Parties are part of the universal human experience. From invite only A-list soirees to convivial family dinners, everybody has been to one type of party or another. Some have been epic, some have been terrible, but one way or another we go to them often not knowing what to expect, hoping for the best.
So lets define what we’re talking about here. That big music festival everyone is going to? Not a party. Going to the Club? That’s not it either. No, no. That sort of event is the type of thing that companies take months to make happen; and if they’re spending the absurd amounts of money necessary for large events, they’re past any help this post could bring them.
Here, we’re talking about the sort of party you could throw. A relatively small event, with a list of invitees that usually doesn’t go past a hundred people, and mostly hovers around 30-40 guests. People usually wing these sorts of things, but a great party is a science.
Why are you throwing this party?
This is number one, A+, the most important thing you need to know. The intention of the party will help you make every other decision down the line. If it’s someone’s birthday, making that person happy throughout the event is your goal. Is it a networking party? Make sure that it’s the sort of thing where people can talk in a relaxed atmosphere. Are you just inviting a bunch of friends over? Prepare something that your sort of friends will specifically enjoy, something that the whole group can chill over.
Thinking about the reason is a bit of a default for many life events, weddings, baby showers, graduations, birthdays; but it’s less obvious for smaller, less seminal events.
Being honest with yourself in this point is very important. Parties, are for the guests, and facilitating their fun is the host’s job. So even though you might have a picture of what you want your party to be in your head, you have to think if it’s something each person on your list would enjoy, and if it’s something you can realistically prepare in the space of time that you have available.
Once you know what sort of party you’re throwing, a large part of your guest list will fall into place. These are your no-brainers, the people that you thought of first when you were thinking about throwing this thing. Your list though, is nowhere near done.
The first thing you’ll notice is that not all of the people you’d like to invite know each other. This is important because exiles (people who know the host and no one else) will not have fun, and they’ll bring everyone else down. So if you have an exile or two, make sure you have anchors. People that know both the exile and a couple of members of a larger group. They’ll serve as your surrogates, and help people talk to each other. Your other option is Super-Connectors. These are the people you know that know everyone else, that make friends everywhere, and talk to anyone who gets within earshot of them. These people are party gold. They hate seeing people not having fun and will bring them into the fold with ease.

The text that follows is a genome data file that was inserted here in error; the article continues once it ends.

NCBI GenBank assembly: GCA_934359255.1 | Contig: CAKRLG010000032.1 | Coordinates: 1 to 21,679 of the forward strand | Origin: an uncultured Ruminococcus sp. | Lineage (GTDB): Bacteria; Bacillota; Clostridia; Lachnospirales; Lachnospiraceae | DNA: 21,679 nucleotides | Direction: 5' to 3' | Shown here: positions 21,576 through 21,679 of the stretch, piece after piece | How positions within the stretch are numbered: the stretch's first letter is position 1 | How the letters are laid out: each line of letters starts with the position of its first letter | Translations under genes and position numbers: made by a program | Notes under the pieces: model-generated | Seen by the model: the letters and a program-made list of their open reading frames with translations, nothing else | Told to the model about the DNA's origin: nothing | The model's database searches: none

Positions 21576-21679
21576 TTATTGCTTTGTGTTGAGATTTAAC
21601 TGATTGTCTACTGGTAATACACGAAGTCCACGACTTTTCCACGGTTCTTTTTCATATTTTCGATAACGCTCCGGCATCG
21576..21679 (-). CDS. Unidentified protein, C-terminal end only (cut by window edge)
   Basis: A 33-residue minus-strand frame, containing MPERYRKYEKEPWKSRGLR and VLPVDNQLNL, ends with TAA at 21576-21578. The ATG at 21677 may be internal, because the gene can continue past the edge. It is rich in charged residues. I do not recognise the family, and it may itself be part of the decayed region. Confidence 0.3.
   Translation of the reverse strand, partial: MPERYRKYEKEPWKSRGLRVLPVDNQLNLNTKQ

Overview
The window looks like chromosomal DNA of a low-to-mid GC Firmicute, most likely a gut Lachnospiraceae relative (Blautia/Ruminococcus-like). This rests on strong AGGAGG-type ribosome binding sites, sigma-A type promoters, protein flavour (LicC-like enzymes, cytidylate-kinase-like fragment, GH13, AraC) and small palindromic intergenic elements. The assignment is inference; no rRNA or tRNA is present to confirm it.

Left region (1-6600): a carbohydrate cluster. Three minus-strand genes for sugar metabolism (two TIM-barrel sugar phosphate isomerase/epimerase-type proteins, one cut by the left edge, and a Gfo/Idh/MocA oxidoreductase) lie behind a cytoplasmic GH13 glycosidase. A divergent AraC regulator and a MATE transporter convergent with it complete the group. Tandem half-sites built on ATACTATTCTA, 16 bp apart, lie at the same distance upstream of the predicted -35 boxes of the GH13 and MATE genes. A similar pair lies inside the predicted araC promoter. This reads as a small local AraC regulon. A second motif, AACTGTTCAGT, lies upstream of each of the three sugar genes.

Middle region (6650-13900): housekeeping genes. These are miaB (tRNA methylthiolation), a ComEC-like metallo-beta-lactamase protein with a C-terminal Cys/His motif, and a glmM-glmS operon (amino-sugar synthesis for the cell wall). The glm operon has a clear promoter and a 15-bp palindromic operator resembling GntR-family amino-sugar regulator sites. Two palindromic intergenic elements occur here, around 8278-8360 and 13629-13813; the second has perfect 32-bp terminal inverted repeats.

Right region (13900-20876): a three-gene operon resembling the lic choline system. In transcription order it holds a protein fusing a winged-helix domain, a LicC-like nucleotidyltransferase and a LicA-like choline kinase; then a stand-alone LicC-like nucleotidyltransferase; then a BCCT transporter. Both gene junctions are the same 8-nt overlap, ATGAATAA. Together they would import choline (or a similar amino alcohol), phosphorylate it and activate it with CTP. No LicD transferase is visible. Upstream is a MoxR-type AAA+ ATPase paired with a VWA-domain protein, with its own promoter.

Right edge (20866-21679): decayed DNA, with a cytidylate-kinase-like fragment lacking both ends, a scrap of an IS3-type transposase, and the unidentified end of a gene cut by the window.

As a general rule you want everyone who’s getting invited to know at least 4 other people on the list, or one solid anchor. Remember, as the host you’ll have to entertain everyone, as well as make sure that everything is flowing properly, you won’t have time to babysit one single person all night.
Once you’re sure that everyone has someone to talk to, make sure your Female to Male ratio is within an acceptable range. You don’t want your ratio to sway heavily towards one gender or another, both trends are bad. There are ways that guys are when there are no women around, and there are ways that women are when there are no guys around. Neither of them is pretty, and they tend to express themselves when the pendulum sways in one direction or the other.
A 1:1 Female to Male proportion is okay for the party, 1.2:1 to 1.5:1 is ideal, maybe it’s because of the fact that there are more women than men in the world, but it’s generally better for there to be slightly more women than men at your party. For the invite list though, you’re going to have to shoot for a larger proportion.
Women in general have more options when it comes to their outings, which means that you might lose a couple of them to other events. So, keeping that in mind, your ideal Female to Male ratio on the guest list should be 2:1. That way on the night of the party, even after losing some of them to other events, you’ll end up with an acceptable gender ratio.
Before finalizing the guest list think of the general crowd as a whole. Single people parties and couples parties, have different dynamics. If it’s swaying towards single, make sure everyone has another potential single person of their preferred gender available. If it’s swaying towards couples, make sure you take into account everyone’s significant others.
Getting the word out
First set the date on a day that is good for you, but also a day that is good for everyone else. If your crowd enjoys local indie rock, don’t throw the party on the same night as an important indie rock event. There are versions of this for every sort of group, so do a little research and pick your date wisely.